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A selection from the lyrical poems of Robert Herri

FROM THE LYRICAL POEMS OF ROBERT HERRICK

By Robert Herrick

Arranged with introduction by Francis Turner Palgrave

PREFACE

ROBERT HERRICK - Born 1591 : Died 1674

Those who most admire the Poet from whose many pieces a selection only is here offered, will, it is probable, feel most strongly (with the Editor) that excuse is needed for an attempt of an obviously presumptuous nature. The choice made by any selector invites challenge: the admission, perhaps, of some poems, the absence of more, will be censured:--Whilst others may wholly condemn the process, in virtue of an argument not unfrequently advanced of late, that a writer's judgment on his own work is to be considered final. And his book to be taken as he left it, or left altogether; a literal reproduction of the original text being occasionally included in this requirement.

If poetry were composed solely for her faithful band of true lovers and true students, such a facsimile as that last indicated would have claims irresistible; but if the first and last object of this, as of the other Fine Arts, may be defined in language borrowed from a different range of thought, as 'the greatest pleasure of the greatest number,' it is certain that less stringent forms of reproduction are required and justified. The great majority of readers cannot bring either leisure or taste, or information sufficient to take them through a large mass (at any rate) of ancient verse, not even if it be Spenser's or Milton's. Manners and modes of speech, again, have changed; and much that was admissible centuries since, or at least sought admission, has now, by a law against which protest is idle, lapsed into the indecorous. Even unaccustomed forms of spelling are an effort to the eye;--a kind of friction, which diminishes the ease and enjoyment of the reader.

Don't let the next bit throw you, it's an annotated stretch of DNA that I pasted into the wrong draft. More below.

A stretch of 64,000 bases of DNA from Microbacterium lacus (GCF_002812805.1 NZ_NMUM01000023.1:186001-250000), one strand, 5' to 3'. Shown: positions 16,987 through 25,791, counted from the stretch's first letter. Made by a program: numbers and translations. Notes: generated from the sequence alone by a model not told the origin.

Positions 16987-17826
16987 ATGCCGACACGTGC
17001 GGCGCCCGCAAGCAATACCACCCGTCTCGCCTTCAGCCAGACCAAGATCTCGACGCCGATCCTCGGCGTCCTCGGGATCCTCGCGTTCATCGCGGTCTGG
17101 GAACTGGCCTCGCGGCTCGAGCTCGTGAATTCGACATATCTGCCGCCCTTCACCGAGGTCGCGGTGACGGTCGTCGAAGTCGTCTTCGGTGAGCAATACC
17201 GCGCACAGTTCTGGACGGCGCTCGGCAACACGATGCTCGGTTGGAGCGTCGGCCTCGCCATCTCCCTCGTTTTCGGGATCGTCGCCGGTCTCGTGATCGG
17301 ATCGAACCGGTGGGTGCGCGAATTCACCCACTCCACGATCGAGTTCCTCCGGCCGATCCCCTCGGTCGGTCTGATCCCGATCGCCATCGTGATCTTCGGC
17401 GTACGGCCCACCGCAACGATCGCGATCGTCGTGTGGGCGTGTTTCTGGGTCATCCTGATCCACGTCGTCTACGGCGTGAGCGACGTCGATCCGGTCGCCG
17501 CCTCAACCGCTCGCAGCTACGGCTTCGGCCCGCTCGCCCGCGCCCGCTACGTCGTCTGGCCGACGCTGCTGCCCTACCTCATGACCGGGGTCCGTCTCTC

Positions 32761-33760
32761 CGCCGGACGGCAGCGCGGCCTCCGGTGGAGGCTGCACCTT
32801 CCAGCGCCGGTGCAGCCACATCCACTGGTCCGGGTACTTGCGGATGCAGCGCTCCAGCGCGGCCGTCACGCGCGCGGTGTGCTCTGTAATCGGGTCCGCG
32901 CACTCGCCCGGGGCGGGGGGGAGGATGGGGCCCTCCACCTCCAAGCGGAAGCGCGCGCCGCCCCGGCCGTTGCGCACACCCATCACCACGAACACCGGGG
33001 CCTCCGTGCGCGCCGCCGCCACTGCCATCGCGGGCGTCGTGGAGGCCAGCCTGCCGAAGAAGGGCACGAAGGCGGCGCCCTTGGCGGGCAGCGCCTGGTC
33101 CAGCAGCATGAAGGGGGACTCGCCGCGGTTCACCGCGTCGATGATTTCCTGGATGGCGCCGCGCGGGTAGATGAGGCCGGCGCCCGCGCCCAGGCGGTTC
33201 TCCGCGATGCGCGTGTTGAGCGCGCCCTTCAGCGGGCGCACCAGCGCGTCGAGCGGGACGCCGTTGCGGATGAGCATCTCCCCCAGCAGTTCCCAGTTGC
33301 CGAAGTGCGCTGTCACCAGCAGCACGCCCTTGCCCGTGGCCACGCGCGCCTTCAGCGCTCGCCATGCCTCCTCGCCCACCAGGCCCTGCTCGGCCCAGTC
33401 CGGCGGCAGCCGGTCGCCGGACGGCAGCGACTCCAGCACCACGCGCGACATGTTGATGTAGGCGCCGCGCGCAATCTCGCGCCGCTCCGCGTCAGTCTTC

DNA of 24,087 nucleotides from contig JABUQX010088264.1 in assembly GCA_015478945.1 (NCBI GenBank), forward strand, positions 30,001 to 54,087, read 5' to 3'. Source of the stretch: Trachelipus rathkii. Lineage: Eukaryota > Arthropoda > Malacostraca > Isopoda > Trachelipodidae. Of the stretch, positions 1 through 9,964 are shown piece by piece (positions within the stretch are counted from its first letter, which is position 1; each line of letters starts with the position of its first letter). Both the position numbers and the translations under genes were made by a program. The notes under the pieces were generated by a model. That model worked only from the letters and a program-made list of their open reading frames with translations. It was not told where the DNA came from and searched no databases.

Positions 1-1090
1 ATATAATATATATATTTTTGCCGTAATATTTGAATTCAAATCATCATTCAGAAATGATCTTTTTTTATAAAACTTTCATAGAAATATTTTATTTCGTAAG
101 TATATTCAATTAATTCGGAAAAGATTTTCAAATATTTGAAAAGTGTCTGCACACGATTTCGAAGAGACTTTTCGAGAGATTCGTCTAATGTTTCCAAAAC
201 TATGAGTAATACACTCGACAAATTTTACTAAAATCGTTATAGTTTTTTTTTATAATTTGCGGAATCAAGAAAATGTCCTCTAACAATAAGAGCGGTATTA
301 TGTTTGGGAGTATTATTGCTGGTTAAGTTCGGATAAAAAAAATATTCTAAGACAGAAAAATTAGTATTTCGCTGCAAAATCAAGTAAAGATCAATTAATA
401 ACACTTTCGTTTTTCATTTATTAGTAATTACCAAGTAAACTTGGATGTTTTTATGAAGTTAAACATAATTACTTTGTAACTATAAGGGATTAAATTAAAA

These hindrances and clogs, of very diverse nature, cannot be disregarded by Poetry. In common with everything which aims at human benefit, she must work not only for the 'faithful': she has also the duty of 'conversion.' Like a messenger from heaven, it is hers to inspire, to console, to elevate: to convert the world, in a word, to herself. Every rough place that slackens her footsteps must be made smooth; nor, in this Art, need there be fear that the way will ever be vulgarized by too much ease, nor that she will be loved less by the elect, for being loved more widely.

Passing from these general considerations, it is true that a selection framed in conformity with them, especially if one of our older poets be concerned, parts with a certain portion of the pleasure which poetry may confer. A writer is most thoroughly to be judged by the whole of what he printed. A selector inevitably holds too despotic a position over his author. The frankness of speech which we have abandoned is an interesting evidence how the tone of manners changes. The poet's own spelling and punctuation bear, or may bear, a gleam of his personality. But such last drops of pleasure are the reward of fully-formed taste; and fully-formed taste cannot be reached without full knowledge. This, we have noticed, most readers cannot bring. Hence, despite all drawbacks, an anthology may have its place. A book which tempts many to read a little, will guide some to that more profound and loving study of which the result is, the full accomplishment of the poet's mission.


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